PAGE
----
In China, grass-roots journalism meets the modern news weekly. Mention “participatory media,” and what comes to mind are blog conventions, crowd-sourced op-ed columns, Twitter feeds from disaster zones, and citizen journalists typing out eyewitness accounts of local, breaking situations. A slick, full-color magazine sponsored by a state media group does not. Enter Blog Weekly, a new biweekly print magazine that uses China’s army of bloggers to report on current events. — Danwei

Air travel and its discontents. One of the saddest stories of the 20th century is the fate of air travel. In 1900 it was a dream, feverishly speculated upon, subject to all manner of Jules Verne imaginings; by 1999 it was a chore, a tedious, uncomfortable ritual undertaken in order to get from A to B. — New Statesman. (link via Interpreter which takes issue with the article, saying “The reason modern air travel is so ‘tedious’ an ‘uncomfortable’ for some is that it has become attainable and affordable for so many.”)

Without real leadership, we face disaster. A lethal new threat is emerging at the dark heart of the financial system. We must have a unified global response or an already perilous position will become a calamity. — Will Hutton, The Observer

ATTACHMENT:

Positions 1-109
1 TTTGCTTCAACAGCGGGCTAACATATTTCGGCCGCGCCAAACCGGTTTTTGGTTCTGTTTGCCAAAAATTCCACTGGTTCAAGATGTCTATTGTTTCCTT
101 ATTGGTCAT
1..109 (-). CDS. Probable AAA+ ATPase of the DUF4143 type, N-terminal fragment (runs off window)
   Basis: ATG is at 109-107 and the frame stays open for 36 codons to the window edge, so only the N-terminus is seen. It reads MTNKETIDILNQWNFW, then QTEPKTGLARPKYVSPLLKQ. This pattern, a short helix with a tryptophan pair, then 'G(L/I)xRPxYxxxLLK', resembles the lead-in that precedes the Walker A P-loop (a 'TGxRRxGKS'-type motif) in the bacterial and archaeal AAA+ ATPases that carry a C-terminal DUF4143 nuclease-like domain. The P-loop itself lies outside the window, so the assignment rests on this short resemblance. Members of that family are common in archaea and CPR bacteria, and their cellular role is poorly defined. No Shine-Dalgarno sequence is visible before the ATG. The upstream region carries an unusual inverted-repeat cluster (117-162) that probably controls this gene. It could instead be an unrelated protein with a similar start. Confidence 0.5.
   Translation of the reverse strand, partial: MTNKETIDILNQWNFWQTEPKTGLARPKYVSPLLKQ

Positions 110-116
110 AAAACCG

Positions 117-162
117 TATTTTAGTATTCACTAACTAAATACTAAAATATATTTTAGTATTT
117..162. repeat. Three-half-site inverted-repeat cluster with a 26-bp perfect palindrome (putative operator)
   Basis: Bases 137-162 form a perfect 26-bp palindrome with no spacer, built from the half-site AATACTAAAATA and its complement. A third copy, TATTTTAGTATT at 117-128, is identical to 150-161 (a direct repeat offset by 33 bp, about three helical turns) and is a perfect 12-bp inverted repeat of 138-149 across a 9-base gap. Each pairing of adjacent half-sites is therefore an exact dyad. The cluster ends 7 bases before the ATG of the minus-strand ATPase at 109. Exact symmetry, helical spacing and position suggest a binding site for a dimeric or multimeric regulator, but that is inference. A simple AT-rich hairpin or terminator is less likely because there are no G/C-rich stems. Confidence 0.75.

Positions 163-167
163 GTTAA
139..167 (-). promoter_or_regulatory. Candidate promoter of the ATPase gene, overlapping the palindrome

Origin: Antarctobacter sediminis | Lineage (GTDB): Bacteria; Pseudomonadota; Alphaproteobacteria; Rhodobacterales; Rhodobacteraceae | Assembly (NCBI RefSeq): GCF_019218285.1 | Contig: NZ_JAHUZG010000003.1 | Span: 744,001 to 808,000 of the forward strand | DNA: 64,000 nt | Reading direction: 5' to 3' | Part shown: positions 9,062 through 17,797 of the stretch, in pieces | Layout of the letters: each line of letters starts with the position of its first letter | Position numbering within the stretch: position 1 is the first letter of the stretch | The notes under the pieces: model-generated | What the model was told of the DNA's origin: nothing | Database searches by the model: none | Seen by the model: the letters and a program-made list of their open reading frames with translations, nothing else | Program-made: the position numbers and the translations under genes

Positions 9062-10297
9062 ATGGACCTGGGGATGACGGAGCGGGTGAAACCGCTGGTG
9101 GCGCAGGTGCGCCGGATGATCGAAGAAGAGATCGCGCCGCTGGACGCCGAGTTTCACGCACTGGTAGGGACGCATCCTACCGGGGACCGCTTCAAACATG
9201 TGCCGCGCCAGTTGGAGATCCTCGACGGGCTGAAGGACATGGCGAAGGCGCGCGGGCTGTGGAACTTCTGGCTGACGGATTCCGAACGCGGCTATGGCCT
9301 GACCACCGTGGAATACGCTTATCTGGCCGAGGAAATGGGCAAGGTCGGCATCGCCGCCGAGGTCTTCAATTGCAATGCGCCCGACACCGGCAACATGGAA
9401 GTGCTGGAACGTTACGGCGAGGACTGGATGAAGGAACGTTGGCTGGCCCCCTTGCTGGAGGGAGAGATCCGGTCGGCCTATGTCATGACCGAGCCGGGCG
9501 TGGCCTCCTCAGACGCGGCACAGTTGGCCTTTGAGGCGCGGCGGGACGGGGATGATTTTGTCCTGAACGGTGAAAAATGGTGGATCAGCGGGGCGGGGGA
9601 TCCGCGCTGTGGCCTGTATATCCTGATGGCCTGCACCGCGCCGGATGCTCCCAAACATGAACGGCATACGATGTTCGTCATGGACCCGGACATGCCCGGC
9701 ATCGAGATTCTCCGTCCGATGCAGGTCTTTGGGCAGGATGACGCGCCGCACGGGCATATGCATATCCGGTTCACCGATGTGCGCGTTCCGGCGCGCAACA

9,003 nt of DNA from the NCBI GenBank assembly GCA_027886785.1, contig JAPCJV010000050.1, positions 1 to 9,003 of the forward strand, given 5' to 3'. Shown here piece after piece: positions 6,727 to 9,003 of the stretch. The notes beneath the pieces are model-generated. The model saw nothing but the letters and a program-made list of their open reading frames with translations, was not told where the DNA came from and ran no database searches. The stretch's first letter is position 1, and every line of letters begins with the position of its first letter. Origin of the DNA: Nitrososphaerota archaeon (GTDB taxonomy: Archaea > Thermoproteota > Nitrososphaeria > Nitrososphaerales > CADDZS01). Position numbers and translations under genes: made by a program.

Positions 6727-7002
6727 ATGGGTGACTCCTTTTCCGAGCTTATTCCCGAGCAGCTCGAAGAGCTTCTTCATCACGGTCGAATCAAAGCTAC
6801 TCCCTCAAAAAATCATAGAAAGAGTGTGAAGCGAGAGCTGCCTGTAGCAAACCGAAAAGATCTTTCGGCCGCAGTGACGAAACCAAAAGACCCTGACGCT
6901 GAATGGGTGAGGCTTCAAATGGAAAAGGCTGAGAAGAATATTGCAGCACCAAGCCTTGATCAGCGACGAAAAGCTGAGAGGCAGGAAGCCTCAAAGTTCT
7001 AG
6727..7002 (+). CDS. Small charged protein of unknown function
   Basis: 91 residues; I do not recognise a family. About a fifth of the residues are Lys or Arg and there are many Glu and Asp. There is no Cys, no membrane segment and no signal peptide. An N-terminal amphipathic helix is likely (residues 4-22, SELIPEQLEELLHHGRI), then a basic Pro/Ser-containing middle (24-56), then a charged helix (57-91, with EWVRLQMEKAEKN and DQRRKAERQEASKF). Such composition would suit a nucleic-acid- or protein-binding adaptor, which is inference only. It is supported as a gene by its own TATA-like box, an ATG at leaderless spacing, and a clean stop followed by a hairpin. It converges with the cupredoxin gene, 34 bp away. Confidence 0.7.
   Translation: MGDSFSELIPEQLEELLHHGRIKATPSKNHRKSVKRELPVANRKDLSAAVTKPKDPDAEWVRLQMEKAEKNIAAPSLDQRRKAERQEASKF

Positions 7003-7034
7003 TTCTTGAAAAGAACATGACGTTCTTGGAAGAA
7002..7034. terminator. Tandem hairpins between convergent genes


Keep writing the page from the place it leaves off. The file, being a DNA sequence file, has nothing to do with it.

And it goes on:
The science of gossip: Why we can’t stop ourselves. Why does private information about other people represent such an irresistible temptation for us? In his book Grooming, Gossip, and the Evolution of Language, psychologist Robin Dunbar of the University of Liverpool in England suggested that gossip is a mechanism for bonding social groups together, analogous to the grooming that is found in primate groups. Sarah R. Wert, now at the University of Colorado at Boulder, and Peter Salovey of Yale University have proposed that gossip is one of the best tools that we have for comparing ourselves socially with others. The ultimate question, however, is, how did gossip come to serve these functions in the first place?– Scientific American